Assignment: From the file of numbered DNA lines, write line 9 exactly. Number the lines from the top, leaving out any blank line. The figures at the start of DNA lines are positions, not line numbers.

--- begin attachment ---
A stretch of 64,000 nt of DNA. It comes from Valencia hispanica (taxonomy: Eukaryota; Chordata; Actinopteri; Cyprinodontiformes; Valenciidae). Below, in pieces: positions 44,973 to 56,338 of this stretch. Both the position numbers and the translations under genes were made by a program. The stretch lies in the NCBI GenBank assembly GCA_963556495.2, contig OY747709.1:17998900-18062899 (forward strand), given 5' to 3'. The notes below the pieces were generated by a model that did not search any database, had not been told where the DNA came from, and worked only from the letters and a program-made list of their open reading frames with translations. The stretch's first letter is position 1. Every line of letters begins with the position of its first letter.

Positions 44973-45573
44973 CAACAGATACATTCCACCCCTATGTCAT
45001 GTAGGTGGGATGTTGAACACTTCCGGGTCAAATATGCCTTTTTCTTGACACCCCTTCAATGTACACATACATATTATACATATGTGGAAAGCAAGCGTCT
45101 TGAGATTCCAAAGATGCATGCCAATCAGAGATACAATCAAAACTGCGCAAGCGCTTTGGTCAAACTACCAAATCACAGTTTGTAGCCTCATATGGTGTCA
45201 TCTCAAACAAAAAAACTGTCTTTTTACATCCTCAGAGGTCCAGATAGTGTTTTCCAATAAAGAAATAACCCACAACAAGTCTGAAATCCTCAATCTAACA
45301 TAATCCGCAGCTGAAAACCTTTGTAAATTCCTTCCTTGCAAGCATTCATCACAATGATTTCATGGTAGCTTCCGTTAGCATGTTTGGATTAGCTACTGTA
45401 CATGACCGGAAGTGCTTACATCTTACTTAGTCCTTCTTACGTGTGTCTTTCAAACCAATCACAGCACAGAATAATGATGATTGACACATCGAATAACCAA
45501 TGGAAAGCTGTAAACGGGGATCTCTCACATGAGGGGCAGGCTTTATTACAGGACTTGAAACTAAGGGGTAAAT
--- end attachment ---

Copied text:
45501 TGGAAAGCTGTAAACGGGGATCTCTCACATGAGGGGCAGGCTTTATTACAGGACTTGAAACTAAGGGGTAAAT